The quality if Petitgrain oil can be evaluated by its physicochemical properties. Here are the properties of genuine Petitgrain distilled in Southern France as outlined in Guenther's work.

 

Specific Gravity @ 15º 0.891 to 0.896
Refractive Index at 20º 1.4574 to 1.4584
Optical Rotation —4º50' to —5º38'
Ester Content, calculated as Linalyl Acetate 64.4 to 68.8%
Solubility in 70% alcohol Soluble in 3.5 to 4.5 vol. and more, sometimes with opalescence

            It should be emphasized that American producers wishing to produce Petitgrain oil and hydrosol be very careful as to the citrus variety they use, time of harvesting and the type of distillation.         

8.3 Neroli Oil

            850 kg of carefully picked Orange flowers yields 1 kg of Neroli oil after steam distillation.  Annually 2-3 tons is produced, mainly in North Africa.  The oil possesses a strong. Floral, powdery aldehydic odor, very fresh with a warm base note that resembles freshly dried hay.  It does resemble Petitgrain in its odor and often Petitgrain is used to adulterate Neroli oil.  Ocimenes are higher in Neroli than Petitgrain. Also limonene, linaloöl and linalyl acetate occur in larger amounts than Petitgrain.  Indole which possesses a powerful exotic floral note at high dilution and a somewhat fresh breast-fed baby shit odor when not diluted separates and differentiates Neroli from Petitgrain.  This indole odor is sometimes very prevalent in the Neroli hydrosol. Methoxypyrazine contributes to a green character, which also is the interesting green note in Galbanum and Green Peppers.  Nootkatone is not present in either Petitgrain or in Neroli.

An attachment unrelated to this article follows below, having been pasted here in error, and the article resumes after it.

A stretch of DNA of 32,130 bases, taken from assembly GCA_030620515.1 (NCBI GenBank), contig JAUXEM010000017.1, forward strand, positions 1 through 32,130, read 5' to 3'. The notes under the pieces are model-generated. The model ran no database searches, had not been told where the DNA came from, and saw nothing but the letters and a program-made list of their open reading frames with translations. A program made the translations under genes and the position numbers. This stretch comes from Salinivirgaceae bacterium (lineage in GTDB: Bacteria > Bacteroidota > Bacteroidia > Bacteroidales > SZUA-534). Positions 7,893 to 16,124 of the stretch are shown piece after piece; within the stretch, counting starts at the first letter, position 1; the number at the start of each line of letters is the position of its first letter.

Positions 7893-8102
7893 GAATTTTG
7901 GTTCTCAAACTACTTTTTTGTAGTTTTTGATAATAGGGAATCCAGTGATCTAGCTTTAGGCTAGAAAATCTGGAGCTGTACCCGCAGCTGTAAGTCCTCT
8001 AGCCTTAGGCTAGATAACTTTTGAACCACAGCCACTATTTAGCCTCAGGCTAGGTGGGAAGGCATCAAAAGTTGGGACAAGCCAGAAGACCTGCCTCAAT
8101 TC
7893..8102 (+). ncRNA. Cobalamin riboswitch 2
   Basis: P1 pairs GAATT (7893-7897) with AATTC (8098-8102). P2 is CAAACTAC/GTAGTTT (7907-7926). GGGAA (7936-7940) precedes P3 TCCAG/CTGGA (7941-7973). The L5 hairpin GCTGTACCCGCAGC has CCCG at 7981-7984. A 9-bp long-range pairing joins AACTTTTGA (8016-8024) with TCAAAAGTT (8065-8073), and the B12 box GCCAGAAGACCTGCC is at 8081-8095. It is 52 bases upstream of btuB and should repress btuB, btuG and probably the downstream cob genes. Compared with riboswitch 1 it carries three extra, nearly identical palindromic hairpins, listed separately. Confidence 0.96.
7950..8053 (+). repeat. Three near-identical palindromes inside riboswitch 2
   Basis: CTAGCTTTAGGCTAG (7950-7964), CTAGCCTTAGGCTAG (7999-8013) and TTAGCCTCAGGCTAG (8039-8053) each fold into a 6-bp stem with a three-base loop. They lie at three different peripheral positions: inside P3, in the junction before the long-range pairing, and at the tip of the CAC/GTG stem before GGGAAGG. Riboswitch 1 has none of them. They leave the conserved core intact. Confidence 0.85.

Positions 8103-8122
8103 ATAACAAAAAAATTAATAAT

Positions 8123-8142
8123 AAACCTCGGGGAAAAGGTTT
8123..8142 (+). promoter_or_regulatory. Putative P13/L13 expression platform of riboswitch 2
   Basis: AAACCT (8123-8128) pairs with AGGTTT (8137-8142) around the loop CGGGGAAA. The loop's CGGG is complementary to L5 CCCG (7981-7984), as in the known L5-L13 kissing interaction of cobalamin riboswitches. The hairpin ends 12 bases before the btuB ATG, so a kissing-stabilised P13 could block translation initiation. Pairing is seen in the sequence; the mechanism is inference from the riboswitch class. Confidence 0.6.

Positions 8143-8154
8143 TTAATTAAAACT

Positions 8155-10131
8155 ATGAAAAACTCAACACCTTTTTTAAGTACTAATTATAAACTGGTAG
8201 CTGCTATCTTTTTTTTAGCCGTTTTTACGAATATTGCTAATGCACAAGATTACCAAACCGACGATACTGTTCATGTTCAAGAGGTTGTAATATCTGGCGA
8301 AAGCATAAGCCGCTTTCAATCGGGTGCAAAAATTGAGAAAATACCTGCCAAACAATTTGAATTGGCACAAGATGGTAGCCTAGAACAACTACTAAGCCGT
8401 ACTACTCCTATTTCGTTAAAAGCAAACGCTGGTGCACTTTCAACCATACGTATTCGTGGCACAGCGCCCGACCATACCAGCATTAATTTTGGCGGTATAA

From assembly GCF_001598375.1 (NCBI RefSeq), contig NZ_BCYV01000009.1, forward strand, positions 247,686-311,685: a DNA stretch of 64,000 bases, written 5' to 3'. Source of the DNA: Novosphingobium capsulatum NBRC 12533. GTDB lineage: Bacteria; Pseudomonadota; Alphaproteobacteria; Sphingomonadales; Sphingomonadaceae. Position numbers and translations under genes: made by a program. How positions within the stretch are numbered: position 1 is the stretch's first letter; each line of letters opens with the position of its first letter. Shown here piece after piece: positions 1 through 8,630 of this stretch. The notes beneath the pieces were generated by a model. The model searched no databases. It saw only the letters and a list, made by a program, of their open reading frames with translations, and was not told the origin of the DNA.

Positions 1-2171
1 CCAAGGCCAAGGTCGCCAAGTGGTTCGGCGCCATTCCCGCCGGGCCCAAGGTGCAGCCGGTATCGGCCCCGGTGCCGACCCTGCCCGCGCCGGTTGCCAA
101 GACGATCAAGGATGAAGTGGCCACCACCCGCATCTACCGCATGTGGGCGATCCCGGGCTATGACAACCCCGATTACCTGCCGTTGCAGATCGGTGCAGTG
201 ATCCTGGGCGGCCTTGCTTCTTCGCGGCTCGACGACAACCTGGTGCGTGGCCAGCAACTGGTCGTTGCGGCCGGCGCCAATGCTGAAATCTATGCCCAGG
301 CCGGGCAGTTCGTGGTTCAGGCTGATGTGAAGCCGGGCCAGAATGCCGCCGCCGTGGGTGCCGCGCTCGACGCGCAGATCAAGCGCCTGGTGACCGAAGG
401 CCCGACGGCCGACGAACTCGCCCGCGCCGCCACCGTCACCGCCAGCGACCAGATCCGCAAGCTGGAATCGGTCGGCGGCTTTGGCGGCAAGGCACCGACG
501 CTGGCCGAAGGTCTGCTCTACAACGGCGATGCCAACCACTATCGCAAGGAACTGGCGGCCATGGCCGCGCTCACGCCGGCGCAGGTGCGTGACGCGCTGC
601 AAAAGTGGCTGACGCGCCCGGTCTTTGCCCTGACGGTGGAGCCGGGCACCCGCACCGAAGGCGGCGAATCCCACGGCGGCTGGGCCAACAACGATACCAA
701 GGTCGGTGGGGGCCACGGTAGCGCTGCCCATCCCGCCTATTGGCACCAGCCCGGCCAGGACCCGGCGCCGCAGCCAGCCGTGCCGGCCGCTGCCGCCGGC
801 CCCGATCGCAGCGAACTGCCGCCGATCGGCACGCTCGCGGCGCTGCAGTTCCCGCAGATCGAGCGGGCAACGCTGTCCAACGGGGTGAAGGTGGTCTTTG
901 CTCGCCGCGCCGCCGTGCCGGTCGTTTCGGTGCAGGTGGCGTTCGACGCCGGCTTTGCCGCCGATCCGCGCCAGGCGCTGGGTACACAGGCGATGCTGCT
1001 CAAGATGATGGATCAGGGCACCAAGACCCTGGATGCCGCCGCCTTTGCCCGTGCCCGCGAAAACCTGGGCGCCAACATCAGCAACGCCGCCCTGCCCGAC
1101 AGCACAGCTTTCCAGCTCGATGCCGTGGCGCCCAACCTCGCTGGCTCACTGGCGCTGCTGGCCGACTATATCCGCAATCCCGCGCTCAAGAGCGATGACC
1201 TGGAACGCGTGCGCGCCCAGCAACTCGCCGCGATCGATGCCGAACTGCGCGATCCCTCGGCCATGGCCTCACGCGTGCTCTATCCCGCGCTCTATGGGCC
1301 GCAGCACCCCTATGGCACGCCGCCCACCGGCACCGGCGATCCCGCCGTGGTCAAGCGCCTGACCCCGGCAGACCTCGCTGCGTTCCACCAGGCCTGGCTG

OTHER INTERESTING CITRUS:  Yuzu, a Grapefruit type; Blood Orange with blackish flesh, dark essential oil and raspberry flavored juice; Fingered Citron whose rind is candied and eaten, essential oil is not known; Brain fruit whose leaves are called Keffir Lime leaves, not known what juice, if any, is used for, essential oil; and Limequats ?                     

-The end-

Bibliography:
1. Ohloff, Günther:  SCENT AND FRAGRANCES: Springer-Verlag. 1990. Translated by Pickenhagen and Lawrence {this is the main source}
2. Guenther: THE ESSENTIAL OILS, volume III, Citrus oils: Krieger. 1949.
3.  Rose, Jeanne: 375 ESSENTIAL OILS AND HYDROSOLS; Frog, Ltd. 1999.  
4. Williams, David G.: THE CHEMISTRY OF ESSENTIAL OILS: Micelle Press. 1996.

Citrus Notes:  Citrus oils are used in the perfumery business to impart a fresh, sparkling note to any blend.  They are usually not overpowering.  They can be used in up to 25% as the base for classic type of eau de cologne.  Citrus oils harmonize with a large number of other essential oils and they are used in different concentrations in almost all scent blends and modern perfumes. 

In combination with Lavender oil, citrus oils are the basis for English Lavender, which is an 1826 creation.   High concentrations of citrus oils are in Chanel No. 5(1921).  Also of importance are the citrus oils in pop drinks like Coca-Cola and others.

©All Rights Reserved 2003, 2004. No part of this article may be used
without prior permission from The Aromatic Plant Project.
©Author's Copyright and Jeanne Rose, info@aromaticplantproject.com